In the Observer’s view, as presented in the April 13 edition, you wrote: "If you gave the citizens a vote on which level of government is best for decision making at the local level, it's a safe bet that nearly 100% would say government closest to the people is best." This a statement about the vacation rental regulations.
Maybe if you live in Sarasota, but time and time again the elected officials in Palm Coast (who have changed over the years) either put local issues out to vote (rare) or put it out to a vote and then ignored the voting of the electorate and went on to do whatever they wanted to do regardless of what the people voted on, e.g., the City Hall in Town Center to the tune of $6.6 million, or the horribly delayed Holland Park to the tune of $3,425, or the now $7.83 million Palm Coast Community Center project, which were not brought to the public for a vote.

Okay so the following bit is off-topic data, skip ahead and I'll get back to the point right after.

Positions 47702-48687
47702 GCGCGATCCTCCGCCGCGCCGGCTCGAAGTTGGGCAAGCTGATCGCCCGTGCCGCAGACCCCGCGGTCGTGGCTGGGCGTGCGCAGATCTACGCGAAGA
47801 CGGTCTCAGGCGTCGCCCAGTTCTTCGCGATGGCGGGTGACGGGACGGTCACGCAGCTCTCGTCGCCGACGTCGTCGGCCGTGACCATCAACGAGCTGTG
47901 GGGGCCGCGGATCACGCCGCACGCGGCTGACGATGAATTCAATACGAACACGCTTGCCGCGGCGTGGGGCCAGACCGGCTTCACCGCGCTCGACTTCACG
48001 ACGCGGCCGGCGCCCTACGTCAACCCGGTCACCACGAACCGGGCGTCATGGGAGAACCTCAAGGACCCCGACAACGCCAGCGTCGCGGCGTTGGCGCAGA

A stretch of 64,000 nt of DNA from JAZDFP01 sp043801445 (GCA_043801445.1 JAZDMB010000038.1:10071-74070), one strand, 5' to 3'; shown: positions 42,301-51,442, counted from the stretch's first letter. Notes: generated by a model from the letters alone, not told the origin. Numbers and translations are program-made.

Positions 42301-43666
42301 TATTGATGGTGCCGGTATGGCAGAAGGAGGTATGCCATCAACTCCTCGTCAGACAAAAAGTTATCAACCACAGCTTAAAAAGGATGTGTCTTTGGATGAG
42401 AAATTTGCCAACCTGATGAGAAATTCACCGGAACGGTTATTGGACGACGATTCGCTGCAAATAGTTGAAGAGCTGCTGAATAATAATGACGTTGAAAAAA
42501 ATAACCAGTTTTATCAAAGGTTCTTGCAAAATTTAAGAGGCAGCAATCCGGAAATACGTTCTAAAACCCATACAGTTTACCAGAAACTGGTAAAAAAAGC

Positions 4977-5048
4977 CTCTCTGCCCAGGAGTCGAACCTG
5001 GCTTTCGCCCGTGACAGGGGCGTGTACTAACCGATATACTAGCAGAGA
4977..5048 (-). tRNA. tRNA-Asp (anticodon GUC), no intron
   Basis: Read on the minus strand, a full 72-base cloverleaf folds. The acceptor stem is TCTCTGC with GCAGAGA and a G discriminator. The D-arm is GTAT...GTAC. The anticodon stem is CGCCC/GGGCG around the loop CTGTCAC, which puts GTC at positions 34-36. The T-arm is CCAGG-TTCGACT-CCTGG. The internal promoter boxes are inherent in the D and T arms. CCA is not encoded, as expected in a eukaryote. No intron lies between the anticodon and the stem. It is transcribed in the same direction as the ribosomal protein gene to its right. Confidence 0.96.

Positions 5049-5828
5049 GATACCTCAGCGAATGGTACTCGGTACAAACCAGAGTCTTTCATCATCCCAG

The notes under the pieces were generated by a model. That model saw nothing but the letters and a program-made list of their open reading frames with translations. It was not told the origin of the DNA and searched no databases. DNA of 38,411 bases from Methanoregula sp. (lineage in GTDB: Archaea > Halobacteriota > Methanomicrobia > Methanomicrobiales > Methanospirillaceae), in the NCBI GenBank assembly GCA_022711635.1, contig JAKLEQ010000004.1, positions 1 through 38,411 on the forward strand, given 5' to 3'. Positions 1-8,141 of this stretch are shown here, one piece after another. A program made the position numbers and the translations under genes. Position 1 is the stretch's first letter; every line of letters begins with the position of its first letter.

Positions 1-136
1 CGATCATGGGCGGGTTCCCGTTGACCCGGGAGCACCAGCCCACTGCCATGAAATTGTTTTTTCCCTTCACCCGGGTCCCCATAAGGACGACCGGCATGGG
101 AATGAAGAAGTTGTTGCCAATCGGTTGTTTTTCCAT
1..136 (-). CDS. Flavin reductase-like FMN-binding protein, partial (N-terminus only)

If not wasteful, it is not a forthright or transparent way of conducting local government affairs.
Bob St. Clair
You missed a good April Fool’s Day headline
Great April Fool’s Day cover. You missed a good one, though: “Holland Park to open next week.” Oh well, maybe you can use it next year.
State bill would repeal no fault/personal injury protection
I understand there is a bill going through regarding repeal of no fault/personal injury protection (PIP) coverage in auto policies?
I retired as an insurance agent and saw the many benefits of PIP. Folks were able to have their ongoing medicals bills paid by their own auto insurer via PIP coverage with nothing out-of-pocket.
Clients were seeing therapists/doctors for treatments, etc., for many months. If they had to pay a co-pay out of pocket each time, they would have gone broke. The PIP/medical pay stepped in on their behalf up to the policy limit.
The only people who will reap a benefit if there is repeal of PIP is attorneys. If it's a bill created and presented by those attorneys, it is not in the citizens’ best interest.
Please keep no-fault/PIP!
Gary M. Owens